Here’s a list of 101 quick bullets on preparing for the bar exam.
Your answer is probably somewhere in here if you ever feel like asking the worst questions in the world:
- “Do you have any advice?” (only if there’s enough context)
- “Can you help?” (can you help?)
- “Thoughts?” (a minimalist reply seems rude but tempting)
- “HELP!” “Let’s connect” (?)
- Anything with more than one question mark in a row unironically
If you have the Magicsheets & Approsheets suite, you already have access to the exclusive pocket guide “17 Strategies to Get Un-stuck and Un-frustrated by the Bar Exam.”
I tried something even more straight to the point.
Why 101? I wanted to do something contrived like 100 and ended up with 1 more (say hi to your OCD for me). I’ll probably update this in the future. This is an amorphous and evolving draft. Nothing is set in stone. Things change. Things get better. Same with your bar prep.
Feel free to disagree with any point. Advice is autobiography. Advice is never one-size-fits-all. Take what you like and leave the rest.
If some rules seem contradictory, that’s where interesting things happen.
Let me know which parts you agree with, parts you disagree with, or contradictions you thought about on your own and resolved.
Continue reading “101 Rules for Bar Exam Preparation”
When writing essays on the bar exam, it’s important to use good presentation to make it as easy as possible for the graders to consume.
It’s a test of empathy.
In fact, you should treat the graders as your “clients.”
I received an email from Max, a reader who took this perspective at least a step further. I particularly love that Max phrased it as preparing someone else for a presentation, because in the “real world,” your job is indeed to make your boss (a “client”) look good to their boss (whether their own superior or client).
Max mentions that he started doing better on the essays when thinking about essays in this “preparing” manner, rather than a more self-centric approach where you’re showing off your knowledge. He categorizes three different levels of preparing your client.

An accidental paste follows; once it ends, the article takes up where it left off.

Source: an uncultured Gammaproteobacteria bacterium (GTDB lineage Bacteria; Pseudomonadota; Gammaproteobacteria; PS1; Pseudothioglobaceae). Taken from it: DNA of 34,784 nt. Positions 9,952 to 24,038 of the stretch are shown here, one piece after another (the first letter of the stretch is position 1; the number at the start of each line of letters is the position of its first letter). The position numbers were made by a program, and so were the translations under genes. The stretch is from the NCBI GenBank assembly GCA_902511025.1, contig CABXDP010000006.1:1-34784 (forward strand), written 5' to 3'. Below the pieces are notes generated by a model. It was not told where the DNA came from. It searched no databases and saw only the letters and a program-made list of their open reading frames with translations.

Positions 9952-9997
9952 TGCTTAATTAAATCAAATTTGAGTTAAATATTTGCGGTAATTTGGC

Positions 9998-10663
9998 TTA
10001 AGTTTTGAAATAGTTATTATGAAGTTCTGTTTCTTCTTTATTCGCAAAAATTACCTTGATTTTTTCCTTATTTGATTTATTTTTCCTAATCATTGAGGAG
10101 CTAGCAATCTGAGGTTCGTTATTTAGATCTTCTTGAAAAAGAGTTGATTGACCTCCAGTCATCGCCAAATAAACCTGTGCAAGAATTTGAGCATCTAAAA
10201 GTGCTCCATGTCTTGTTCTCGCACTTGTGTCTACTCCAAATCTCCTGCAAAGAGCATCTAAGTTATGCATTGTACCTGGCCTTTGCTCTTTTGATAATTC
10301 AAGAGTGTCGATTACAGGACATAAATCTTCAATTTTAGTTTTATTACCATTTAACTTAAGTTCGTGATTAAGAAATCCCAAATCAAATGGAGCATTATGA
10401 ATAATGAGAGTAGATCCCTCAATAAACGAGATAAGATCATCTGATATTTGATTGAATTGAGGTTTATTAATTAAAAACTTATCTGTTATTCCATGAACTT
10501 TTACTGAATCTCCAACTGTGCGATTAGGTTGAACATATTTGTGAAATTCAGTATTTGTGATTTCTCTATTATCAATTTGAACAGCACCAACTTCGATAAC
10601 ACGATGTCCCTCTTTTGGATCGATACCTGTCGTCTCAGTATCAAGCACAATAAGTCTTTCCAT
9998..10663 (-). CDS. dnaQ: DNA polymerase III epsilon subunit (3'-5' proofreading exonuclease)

I felt that his insights were wasted to be archived in my inbox, so here it is (edited only to generalize for non-California readers).
I hope this gives you a helpful perspective on how to treat essay writing:
Continue reading “Write Essays as If You’re Preparing Your Essay Grader “Client””
They say knowledge is power.
But why is that with all the information out there, we don’t always get to where we want to go? Why do 80 percent of New Year resolutions fail by February?
“If more information was the answer, then we’d all be billionaires with perfect abs.”
Knowledge applied correctly is power. Knowledge is potential energy. It’s what we DO with the knowledge and the desire, not the fact that we have them, not the fact that we simply declare our desire.
But the #1 hurdle that I’ve encountered with people taking the bar isn’t skills, technology, or knowledge itself.
It’s, uh, mindset. I lowkey cringe at this term because it’s sometimes associated with impractical woo-woo and things like visualization.
But the point remains: The hurdle is often internal. If you can’t turn that potential energy in your mind into kinetic energy, what’s the point?
It’s getting harder to pass the bar exam…and that’s exactly why you should go for it.
It’s not going to get easier. When the bar is set high, it’s actually an opportunity to stand out more.
Some common traits of bar exam passers I see:
If you take the time to observe people who have passed the bar exam, you can kind of tell why. There’s something about their behavior:
Continue reading “Common Traits of Bar Passers & Why Mental Fortitude Is Important for Bar Preparation”